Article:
“I came from Khulna district of Bangladesh three years back. I have three sisters and two brothers. My father is a small farmer. For last few years we have been struggling with floods in every year. My father couldn’t save his cultivation land, acute poverty forced me to cross the border for a job in the Indian side but finally when I crossed the border I was caught by a middleman and shifted me to the Seth Bagan red light area” said Golapee , a 22 year old woman, who now herself has become a human trafficker.
She knows how to cross the border easily and she took nearly 25 girls in last three years
“I have been in India for the last six years. Someone from my village brought me here. My family is too poor to look after me” a girl called Nazma told Allvoices.
She explained her father was a farmer and because of severe floods in Bangladesh he was not able to get work on a regular basis. Her mother sells puffed rice. With seven children and very little money, it was very hard for them to survive.
One day she left home and went to India looking for job opportunities. She has now become a sex worker in Sonagachi, the largest red-light district in Calcutta, India.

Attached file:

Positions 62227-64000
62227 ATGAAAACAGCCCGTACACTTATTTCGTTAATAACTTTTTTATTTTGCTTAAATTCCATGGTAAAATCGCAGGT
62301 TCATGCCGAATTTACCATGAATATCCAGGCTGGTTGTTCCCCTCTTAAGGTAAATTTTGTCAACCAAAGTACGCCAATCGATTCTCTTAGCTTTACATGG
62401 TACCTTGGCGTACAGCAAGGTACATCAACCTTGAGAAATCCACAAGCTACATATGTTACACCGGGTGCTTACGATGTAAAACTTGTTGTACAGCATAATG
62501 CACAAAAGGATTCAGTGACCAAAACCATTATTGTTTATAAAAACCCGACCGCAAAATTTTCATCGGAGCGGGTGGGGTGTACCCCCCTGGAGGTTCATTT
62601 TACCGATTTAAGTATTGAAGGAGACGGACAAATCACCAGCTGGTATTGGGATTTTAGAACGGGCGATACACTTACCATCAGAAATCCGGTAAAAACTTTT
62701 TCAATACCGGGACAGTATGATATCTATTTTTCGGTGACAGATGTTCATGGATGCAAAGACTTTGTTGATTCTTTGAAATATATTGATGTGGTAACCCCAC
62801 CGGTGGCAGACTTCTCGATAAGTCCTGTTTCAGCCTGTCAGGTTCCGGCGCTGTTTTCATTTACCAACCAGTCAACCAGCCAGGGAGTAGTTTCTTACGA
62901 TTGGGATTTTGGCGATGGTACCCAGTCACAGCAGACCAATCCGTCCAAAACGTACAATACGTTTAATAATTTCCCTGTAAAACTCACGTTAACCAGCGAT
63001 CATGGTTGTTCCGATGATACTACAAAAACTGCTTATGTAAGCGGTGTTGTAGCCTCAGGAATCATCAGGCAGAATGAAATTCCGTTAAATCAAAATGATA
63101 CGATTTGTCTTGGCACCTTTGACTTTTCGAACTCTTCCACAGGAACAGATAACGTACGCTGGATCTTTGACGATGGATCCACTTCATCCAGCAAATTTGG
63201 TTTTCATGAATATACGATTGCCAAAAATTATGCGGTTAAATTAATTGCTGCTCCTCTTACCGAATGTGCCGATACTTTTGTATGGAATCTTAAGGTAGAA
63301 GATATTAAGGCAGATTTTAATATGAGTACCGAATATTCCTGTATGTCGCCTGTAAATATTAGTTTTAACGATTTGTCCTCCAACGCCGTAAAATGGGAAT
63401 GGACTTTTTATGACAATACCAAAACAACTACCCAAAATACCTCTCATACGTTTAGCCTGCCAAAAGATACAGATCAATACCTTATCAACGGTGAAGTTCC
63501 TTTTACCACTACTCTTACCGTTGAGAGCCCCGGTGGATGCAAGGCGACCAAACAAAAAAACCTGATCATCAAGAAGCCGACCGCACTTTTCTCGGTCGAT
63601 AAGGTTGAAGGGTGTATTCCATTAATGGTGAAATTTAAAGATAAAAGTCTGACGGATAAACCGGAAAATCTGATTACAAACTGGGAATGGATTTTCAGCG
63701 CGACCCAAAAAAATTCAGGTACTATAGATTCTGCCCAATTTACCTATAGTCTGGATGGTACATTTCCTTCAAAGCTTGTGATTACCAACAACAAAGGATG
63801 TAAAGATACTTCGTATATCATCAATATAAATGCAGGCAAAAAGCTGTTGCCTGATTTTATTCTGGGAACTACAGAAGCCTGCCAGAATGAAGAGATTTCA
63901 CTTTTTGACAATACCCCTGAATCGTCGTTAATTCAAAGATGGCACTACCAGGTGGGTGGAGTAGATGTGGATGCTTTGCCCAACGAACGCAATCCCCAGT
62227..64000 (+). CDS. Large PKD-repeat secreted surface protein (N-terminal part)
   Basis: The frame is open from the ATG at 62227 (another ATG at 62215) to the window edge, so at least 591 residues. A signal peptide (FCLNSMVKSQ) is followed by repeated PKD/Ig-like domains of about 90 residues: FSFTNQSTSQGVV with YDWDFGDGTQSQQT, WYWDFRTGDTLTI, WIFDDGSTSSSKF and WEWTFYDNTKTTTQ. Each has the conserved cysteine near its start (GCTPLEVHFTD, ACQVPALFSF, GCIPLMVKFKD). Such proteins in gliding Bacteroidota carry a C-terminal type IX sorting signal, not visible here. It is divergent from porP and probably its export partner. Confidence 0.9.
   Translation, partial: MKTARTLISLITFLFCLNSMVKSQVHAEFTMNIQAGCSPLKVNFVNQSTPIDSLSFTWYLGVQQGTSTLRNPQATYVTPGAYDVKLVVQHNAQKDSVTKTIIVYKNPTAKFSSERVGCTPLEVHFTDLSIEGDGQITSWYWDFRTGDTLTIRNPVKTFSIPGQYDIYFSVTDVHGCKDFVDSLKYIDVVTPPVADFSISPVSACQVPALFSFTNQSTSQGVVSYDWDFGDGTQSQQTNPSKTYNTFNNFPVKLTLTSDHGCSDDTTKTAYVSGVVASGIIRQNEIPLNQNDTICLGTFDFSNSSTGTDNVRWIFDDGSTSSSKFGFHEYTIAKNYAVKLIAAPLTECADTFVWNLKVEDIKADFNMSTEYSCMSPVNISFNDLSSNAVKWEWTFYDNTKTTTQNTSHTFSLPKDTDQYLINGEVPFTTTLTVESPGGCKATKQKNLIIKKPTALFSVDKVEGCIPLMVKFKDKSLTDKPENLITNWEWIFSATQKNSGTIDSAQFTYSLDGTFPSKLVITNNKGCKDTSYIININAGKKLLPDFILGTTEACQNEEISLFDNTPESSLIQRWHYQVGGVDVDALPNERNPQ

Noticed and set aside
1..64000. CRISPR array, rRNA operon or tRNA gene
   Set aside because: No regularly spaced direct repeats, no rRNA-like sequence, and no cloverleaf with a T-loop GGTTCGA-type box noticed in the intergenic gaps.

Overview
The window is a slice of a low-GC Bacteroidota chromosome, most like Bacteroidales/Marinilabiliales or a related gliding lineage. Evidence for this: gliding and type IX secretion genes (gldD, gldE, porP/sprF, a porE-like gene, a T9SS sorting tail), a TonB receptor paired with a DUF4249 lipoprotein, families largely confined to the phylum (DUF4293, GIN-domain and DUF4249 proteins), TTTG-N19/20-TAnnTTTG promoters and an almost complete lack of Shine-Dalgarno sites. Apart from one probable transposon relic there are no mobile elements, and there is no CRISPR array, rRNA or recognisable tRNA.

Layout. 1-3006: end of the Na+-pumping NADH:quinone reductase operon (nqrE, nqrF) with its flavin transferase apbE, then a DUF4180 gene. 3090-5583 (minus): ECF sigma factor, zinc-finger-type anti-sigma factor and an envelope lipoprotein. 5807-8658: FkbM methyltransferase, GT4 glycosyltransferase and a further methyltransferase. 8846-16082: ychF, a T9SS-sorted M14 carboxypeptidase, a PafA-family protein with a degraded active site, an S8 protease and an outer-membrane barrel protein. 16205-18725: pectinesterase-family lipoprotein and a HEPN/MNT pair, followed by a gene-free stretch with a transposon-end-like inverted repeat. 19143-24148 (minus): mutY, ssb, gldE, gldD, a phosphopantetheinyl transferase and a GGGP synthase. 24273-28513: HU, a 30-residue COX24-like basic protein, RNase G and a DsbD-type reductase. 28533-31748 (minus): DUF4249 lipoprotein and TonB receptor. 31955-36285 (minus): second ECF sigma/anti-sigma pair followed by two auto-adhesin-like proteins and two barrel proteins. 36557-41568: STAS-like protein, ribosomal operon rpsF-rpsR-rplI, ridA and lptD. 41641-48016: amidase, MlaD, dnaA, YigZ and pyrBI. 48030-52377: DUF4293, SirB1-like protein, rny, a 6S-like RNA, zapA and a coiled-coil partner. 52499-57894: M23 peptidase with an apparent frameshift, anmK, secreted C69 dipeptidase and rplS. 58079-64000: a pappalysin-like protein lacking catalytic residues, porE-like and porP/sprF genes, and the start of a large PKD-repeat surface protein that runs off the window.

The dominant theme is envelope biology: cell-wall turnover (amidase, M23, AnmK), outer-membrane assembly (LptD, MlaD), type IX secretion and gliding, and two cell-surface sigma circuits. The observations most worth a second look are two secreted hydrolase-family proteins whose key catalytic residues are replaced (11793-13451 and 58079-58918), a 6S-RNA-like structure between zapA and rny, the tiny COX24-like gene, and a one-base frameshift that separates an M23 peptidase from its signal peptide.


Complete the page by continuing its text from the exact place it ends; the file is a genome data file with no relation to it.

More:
West Bengal tops the list of Indian states in trafficking in girls. Nearly 18 to 20% in the red light areas are from West Bengal according to Aloka Mitra, a spokesperson for the Women’s Interlink Foundation.
She added that they have started to work with the Indian Border Security Force(BSF) to raise awareness about sex trafficking. They have been campaigning by staging street plays, singing folk songs in the village markets.
According to a recent UN study, girls and women from West Bengal and Assam are being increasingly trafficked to Punjab and Haryana, where they are sexually exploited until they bear a male child.
“There is an emerging pattern of trafficking in girls from West Bengal and Assam to the more prosperous states of Punjab and Haryana, where the gender gap is most acute…The woman is either abandoned or passed onto another man after the birth of the male child,” the study said.
The source of the demand, driving trafficking in young women, arises from the prevailing gender inequalities in densely populated countries like India, namely the perception that a girl child is an “economic liability”, it said.